Monday, March 28, 2011

Last Friday: No Way Out

Last Friday, at the initiative of Peace Now, the Israeli left held a unity conference in Tel-Aviv: representatives from various streams, or rivulets, Labor, Meretz, Solidarity, and various civil rights NGOs, came together to hear the usual suspects.

How do you make your case to Israeli voters when the right has appropriated your most important issue, endorsement of a Palestinian state, but doesn't really mean it? Should people advancing democratic standards form a single party or simply assume that all parties and factions will cooperate once elected to the Knesset? (After all, as Erel Margalit, the gifted venture capitalist going after the leadership of the Labor Party knows, the Labor brand is worth more than the whole party apparatus, much like the AT&T brand was worth more than the company.)

Should a democratic alliance create a platform that might appeal also to young Israeli Arabs, or should the alliance continue to call itself "Zionist," whatever that means, in the hope that the left will thus be able to appeal to the "center," whatever that means? Are you really betraying Zionism by creating a party Arabs would join? Come to think of it, could the "left" in Israel ever win a majority again without Arabs any more than Democrats could win without Jews and African-Americans?

I was set to go to the conference. I had answers. Besides, my young friend Assaf Sharon, a leader of Solidarity, was going to be on a panel and I was set to support his answers. It was not meant to be.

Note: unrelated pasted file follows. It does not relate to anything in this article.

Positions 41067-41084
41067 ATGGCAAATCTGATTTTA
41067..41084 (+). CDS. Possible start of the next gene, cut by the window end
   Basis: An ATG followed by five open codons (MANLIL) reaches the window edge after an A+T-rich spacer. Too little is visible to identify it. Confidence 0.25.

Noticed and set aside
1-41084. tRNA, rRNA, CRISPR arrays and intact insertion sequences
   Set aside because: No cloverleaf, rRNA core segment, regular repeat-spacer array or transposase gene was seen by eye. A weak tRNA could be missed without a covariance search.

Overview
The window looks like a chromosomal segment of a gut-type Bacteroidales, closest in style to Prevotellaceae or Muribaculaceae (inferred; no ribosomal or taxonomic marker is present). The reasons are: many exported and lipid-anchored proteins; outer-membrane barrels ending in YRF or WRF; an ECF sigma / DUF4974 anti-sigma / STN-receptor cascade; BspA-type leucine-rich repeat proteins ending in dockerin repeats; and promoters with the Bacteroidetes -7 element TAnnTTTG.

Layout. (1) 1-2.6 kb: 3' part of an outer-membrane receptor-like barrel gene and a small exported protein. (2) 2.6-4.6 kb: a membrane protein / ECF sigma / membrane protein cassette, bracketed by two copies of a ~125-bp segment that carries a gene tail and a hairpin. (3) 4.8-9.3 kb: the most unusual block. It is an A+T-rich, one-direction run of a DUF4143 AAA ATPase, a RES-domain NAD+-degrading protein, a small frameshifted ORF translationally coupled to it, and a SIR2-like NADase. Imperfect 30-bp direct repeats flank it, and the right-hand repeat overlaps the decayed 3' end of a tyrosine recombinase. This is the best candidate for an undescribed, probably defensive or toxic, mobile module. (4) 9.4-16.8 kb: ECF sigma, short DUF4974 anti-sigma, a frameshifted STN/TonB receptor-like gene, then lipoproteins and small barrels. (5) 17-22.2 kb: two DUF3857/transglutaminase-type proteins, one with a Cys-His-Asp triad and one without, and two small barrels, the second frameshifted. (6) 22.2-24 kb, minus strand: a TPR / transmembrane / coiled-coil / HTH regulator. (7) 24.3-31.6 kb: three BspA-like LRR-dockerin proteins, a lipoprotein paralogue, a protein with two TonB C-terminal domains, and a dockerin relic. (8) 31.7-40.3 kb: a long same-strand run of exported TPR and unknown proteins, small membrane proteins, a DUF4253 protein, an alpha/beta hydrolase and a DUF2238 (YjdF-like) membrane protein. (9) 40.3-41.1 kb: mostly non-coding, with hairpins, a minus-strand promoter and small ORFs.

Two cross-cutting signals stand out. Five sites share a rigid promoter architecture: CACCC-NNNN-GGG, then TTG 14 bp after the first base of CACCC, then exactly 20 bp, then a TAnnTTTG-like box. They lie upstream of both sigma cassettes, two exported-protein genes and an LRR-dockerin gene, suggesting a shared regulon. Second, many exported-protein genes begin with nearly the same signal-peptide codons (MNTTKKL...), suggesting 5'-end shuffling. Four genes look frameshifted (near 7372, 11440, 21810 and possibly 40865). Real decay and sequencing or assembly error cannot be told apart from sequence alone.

FRIDAY WAS THE day of the Jerusalem marathon. I left my flat at 7:15 in the morning only to discover that my entire neighborhood was cordoned off: no roads in, no detours. Now, I am from Boston. I understand what it means to disrupt traffic for the sake of runners. I also checked the list of streets that were going to be closed, found that one key road was not on the list, and had made plans to take a detour so that I could get to Tel Aviv in plenty of time. Instead, I found no way out.

I drove around for about a half an hour going from one roadblock to another. At each one, I found a callow, slightly clueless, and finally unpleasant police officer, telling me that there was no exit and that I should have known there would not be––in any case, that I was to back up and do what I was told. I told each one that he or she had better learn how to address citizens whose lives were being confounded by foolish orders. They shrugged. I threatened to take their names. They were not amused.